Crushed granite and paved roads
Hiking, jogging, biking, pets
Whiting Park (northwest)
Village of Whiting
This section of trail crosses through the Village of Whiting. Platted originally as McDill Village in 1873, Whiting was incorporated in 1947. It was named to honor George A. Whiting, a papermaking pioneer who built a paper mill on the Wisconsin River in 1891.
On its east end, the trail winds through Mainland Meadows, the southern portion of the Village of Whiting well field. In 1992, the Martha and James Mainland family made this 29-acre property available for purchase. The village was awarded a Land and Water Conservation Fund grant to acquire the property and develop a multipurpose trail system. The scenic meadows of grasses, wildflowers, and scattered trees protect the village’s water supply and provides habitat for numerous wildlife species.
In 2005, the oak forest surrounding the meadow was infected by oak wilt disease, which killed off most of the oak trees. The Village of Whiting replanted the area with a diversity of disease-resistant tree species. A kiosk along the Green Circle interprets the story of oak wilt in the village, and an adjacent nature trail identifies the newly planted trees.
Upper Whiting park
On its west end, the trail travels through Upper Whiting Park (Village of Whiting), which offers picnic tables, views of the Plover River, an interpretive trail, and an educational shelter. The park also harbors several Indian mounds perched on a ridge above the river (click here to learn more about the mounds).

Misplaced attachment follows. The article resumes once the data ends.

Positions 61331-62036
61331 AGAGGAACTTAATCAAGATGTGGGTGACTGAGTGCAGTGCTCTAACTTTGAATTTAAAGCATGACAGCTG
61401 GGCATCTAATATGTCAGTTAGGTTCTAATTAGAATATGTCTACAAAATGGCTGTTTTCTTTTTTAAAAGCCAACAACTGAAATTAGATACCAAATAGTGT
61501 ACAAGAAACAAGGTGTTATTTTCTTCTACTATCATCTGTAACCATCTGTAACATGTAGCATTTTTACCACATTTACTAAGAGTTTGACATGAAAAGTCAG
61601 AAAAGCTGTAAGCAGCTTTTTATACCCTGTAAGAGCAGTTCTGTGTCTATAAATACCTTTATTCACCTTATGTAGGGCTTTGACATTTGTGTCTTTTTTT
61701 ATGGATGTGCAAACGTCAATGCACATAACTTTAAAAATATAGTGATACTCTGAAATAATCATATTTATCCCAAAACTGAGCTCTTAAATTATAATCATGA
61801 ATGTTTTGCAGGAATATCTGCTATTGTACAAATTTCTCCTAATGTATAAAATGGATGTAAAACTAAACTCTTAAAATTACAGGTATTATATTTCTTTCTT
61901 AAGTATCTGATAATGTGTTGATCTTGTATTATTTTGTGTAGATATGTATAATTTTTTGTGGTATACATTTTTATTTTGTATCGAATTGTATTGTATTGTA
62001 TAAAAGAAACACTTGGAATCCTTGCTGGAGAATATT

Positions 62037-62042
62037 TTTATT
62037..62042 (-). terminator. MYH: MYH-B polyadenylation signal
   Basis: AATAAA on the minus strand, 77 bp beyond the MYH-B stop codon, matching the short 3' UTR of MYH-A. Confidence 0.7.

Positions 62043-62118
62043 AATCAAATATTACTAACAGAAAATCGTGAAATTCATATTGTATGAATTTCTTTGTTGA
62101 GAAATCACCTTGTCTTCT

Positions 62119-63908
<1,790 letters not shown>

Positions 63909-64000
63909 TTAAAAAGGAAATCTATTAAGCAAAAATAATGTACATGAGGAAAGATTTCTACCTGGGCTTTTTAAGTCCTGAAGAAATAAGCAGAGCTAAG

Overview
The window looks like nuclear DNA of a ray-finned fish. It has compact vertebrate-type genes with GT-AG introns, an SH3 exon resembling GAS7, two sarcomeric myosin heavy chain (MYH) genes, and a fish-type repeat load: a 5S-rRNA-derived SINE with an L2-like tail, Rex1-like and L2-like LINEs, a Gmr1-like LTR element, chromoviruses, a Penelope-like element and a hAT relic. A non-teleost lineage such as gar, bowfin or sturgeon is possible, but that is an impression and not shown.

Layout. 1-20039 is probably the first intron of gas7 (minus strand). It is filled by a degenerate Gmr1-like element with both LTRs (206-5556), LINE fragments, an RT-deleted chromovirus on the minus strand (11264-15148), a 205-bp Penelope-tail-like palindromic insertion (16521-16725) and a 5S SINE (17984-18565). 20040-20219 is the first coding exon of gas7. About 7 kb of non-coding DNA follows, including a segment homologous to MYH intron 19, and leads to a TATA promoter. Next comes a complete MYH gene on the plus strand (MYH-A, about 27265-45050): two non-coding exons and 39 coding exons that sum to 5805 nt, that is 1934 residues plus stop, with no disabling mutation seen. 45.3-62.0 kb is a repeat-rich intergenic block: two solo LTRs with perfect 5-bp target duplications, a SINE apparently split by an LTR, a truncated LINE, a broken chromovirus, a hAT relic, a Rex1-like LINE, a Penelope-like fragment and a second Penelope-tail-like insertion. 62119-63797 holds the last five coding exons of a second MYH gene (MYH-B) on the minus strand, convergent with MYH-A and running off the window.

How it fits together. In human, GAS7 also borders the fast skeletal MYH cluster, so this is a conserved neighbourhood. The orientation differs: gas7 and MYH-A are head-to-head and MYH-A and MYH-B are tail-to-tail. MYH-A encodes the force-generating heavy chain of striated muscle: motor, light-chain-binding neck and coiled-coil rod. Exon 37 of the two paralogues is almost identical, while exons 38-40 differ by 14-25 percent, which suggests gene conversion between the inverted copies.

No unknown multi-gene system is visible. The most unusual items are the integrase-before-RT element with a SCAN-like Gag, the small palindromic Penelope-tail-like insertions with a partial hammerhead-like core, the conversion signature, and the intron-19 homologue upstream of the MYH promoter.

Lower Whiting Park and the Westfahl Dam
On the opposite side of the river from Upper Whiting Park, Lower Whiting Park provides restrooms, picnic tables, playground equipment, a boat landing, baseball fields, a shelter, fishing, and duck feeding. It also provides access to Westfahl Dam, which creates McDill Pond.
The dam is named after Tracy Westfahl, a 30-year resident on McDill Pond. Her son, Bob Spoerl, gave a donation in his mother’s memory that enabled the McDill Inland Lake Protection and Rehabilitation District to purchase the dam from the Village of Whiting and make repairs to ensure that the pond continues to exist for future generations.
The dam is the original location of an 1852 sawmill . Over the years, this area was used for a grist mill, graphite mill, and pulp mill, which was known locally as the “stink mill” for the bad odors emitted from a sulfate manufacturing process. In 1954, the Village of Whiting purchased the land and mills and created a public park.